When Manchester City won the Premier League title a decade ago in iconic fashion through Sergio Aguero’s injury-time winning goal against Queens Park Rangers, the saying “We’re Man City, we’ll fight ’til the end” was born — and subsequently became the club’s mantra.
Never was it more evident again than on Sunday as the Etihad Stadium witnessed yet another emotional, unbelievable, unscripted finale that was pure Hollywood with all the sub-plots and twists.
While not quite as definitive and dramatic as Aguero’s magical moment that sealed a 3-2 comeback victory on a similarly unforgettable final day of the 2011-12 campaign, the crucial contributions of Ilkay Gundogan to this season’s triumph will be enshrined too in footballing folklore.
Needing victory to confirm a fourth league title in five seasons, Pep Guardiola’s City overturned a 2-0 deficit to an Aston Villa side managed by Liverpool hero Steven Gerrard with three goals in the last 14 minutes — and in the space of just five minutes and 36 seconds.
With Liverpool beating Wolves 3-1, Gundogan’s close-range finish in the 81st minute proved decisive to deny Jurgen Klopp’s Reds by a point. It was his second goal after heading in the first, while Rodri leveled with a precise low drive.
“It’s definitely got to be up there with Sergio’s moment,” said Phil Foden. “It just shows the incredible character of us as a team, how much we want it and how much we fight for each other — and for everything involved at this club.
“The team that Pep has built, we always keep believing until the end. Not many teams could do that.”
Foden is right and, arguably, only Liverpool and Real Madrid come close currently.
With such belief, City can exude brilliance even when behind or below par. With spirit allied to style, they have the attributes for success.
Guardiola used words such as “legends” and “special” to describe his side — and there should be no doubt or debate about that.
City are serial winners, dominating the Premier League in the manner of Manchester United under Sir Alex Ferguson. Relentless and ruthless, racking up 93 points and 99 goals this season, their greatness needs to be recognized and respected, especially in how they once more staved off Liverpool’s ferocious challenge under pressure to claim a sixth title since 2012.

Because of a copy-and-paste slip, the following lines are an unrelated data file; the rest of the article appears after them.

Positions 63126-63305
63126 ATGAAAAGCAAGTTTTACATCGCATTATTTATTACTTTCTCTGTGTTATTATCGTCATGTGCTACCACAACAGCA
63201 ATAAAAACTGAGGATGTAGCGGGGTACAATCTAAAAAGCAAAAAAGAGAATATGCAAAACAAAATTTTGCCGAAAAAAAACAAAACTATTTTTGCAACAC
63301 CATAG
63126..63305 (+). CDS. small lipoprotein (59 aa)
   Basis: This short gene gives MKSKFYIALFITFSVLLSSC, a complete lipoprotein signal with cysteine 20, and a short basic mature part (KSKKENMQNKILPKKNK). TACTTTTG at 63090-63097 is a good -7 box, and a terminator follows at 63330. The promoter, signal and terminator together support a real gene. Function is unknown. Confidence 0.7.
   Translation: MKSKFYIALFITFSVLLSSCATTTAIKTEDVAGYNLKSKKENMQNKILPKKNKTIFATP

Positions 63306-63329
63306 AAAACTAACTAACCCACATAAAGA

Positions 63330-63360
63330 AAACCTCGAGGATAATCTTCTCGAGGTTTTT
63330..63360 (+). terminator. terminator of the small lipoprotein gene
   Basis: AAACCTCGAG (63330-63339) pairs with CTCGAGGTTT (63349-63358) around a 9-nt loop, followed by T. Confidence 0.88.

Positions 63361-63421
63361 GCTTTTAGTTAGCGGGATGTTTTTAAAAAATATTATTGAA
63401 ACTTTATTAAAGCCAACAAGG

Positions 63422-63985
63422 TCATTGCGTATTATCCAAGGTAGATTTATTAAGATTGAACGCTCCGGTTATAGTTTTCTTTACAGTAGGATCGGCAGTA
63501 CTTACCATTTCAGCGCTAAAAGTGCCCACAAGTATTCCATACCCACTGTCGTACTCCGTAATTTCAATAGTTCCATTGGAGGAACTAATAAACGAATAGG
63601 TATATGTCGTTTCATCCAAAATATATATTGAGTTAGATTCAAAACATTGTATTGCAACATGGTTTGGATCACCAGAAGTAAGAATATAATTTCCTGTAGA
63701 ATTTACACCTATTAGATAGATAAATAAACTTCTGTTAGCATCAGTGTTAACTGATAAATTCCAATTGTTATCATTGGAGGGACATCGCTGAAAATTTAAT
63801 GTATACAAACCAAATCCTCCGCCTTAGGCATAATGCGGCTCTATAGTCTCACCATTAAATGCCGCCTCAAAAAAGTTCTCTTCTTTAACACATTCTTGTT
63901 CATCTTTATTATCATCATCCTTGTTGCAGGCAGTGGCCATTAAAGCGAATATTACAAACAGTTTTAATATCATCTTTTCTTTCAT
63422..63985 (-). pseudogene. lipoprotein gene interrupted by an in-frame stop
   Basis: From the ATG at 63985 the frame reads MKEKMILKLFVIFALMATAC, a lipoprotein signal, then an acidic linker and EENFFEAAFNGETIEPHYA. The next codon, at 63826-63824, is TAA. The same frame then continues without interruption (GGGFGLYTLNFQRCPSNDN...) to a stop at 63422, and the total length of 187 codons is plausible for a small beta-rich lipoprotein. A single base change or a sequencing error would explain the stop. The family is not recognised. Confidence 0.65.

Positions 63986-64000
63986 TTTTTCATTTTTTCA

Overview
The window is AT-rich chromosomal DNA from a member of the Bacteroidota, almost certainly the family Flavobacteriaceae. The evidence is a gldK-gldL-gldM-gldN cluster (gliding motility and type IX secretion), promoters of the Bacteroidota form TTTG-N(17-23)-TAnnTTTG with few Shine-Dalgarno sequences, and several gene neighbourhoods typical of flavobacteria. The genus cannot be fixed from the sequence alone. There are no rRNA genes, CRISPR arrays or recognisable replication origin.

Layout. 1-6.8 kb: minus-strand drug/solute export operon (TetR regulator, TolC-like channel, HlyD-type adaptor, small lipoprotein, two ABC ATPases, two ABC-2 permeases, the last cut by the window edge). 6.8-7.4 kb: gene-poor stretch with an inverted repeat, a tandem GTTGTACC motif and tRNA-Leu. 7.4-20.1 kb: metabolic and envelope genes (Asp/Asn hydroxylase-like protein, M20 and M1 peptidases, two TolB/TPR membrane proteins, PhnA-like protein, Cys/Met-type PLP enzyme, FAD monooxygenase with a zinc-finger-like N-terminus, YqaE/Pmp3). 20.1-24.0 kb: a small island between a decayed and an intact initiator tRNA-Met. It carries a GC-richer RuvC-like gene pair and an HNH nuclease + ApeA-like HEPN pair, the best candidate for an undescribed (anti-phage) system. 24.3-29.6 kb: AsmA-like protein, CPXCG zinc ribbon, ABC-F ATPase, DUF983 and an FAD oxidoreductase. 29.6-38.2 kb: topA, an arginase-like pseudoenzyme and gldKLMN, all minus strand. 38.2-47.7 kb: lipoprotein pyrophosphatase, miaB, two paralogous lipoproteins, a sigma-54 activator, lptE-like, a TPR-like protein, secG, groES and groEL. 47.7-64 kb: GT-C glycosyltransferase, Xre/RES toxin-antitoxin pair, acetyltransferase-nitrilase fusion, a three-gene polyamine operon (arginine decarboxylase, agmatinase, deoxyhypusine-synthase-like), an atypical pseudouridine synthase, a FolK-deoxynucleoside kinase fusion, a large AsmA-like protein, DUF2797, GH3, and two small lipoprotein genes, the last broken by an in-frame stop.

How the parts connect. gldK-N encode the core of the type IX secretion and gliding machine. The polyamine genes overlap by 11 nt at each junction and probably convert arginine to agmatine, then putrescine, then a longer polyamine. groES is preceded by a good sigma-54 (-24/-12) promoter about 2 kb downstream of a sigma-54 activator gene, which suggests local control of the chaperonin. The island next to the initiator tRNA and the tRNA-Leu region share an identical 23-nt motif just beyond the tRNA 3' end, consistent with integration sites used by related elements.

City’s Algerian winger Riyad Mahrez, whose fourth title put him level with Didier Drogba for the most by an African player, said: “Liverpool are a superb team. I know they hate us. They’re sick of us because if we weren’t here, they would’ve won everything every year.
“But we’re here and we’re never letting go — and we’ll be here next year too.”
“Never in my life have I found a team like Liverpool,” added Guardiola, who shed tears after his 10th career domestic title triumph with Barcelona, Bayern Munich and City.
“They make us a better team, make us think more, work harder and handle the quality they have.”
Midfielder Gundogan, whose memorable week also saw him get married, played under Klopp at Borussia Dortmund.
And he said: “If Liverpool didn’t play the incredible football they’ve been playing, I don’t think this league would have been that attractive. We pushed each other to the limits. We need to appreciate what they have done.”
In congratulating the Abu Dhabi-owned team, owner Sheikh Mansour bin Zayed Al-Nahyan described them as “distinguished,” and Guardiola said, “We will defend our crown again and again.”
It is that mindset, ambition and willingness to further improve that makes City an exceptional team in the current era.
While some critics may never accept this due to their spending or be appeased until they win a Champions League, their domestic achievements — 14 major trophies since Sheikh Mansour bought them in 2008 — should not be belittled by the struggles in Europe.
The same applies to Liverpool and their extraordinary efforts in this campaign, despite failing to secure a 20th top-flight title.
Klopp said they played an “insane season,” and it seems difficult to envisage a team getting this close to a historic quadruple of trophies again.
Chelsea, Manchester United, Tottenham, Arsenal and Saudi Arabia-backed Newcastle will no doubt have a greater say in the future.
There may be disappointment for Liverpool in finishing second after their FA Cup and League Cup successes, but no shame after a titanic battle for top spot.
When they lost the title to City by a single point three years ago on the final day, they went on to lift a sixth European Cup by beating Tottenham.
“Of course, losing the league increased the desire to put it right next week,” said Klopp, whose side face Real Madrid in the Champions League final on Saturday.
If history is repeated — and a treble completed — in Paris, it would be equally deserved.
It would also again highlight how Liverpool and City have raised the bar in European club football over the past five years through their rivalry and desire for honors.
Others should strive to match that quality, not condemn it.
“What I learned about life is if you stay on track, if you keep going, you get the reward,” added Klopp.
“The only thing you can do in this league is you have to constantly develop. We have to carry on and will be an even more difficult team to play against. Playing in a league with Man City that’s crazy, difficult, but that will not stop us trying next season again.”
The contest promises to be just as enthralling and intriguing, especially with Guardiola — like Liverpool forwards Mohamed Salah and Sadio Mane — not yet committed to extending his contract beyond next season.
And there is also the arrival of goalscoring phenomenon Erling Haaland to the Etihad and the Premier League.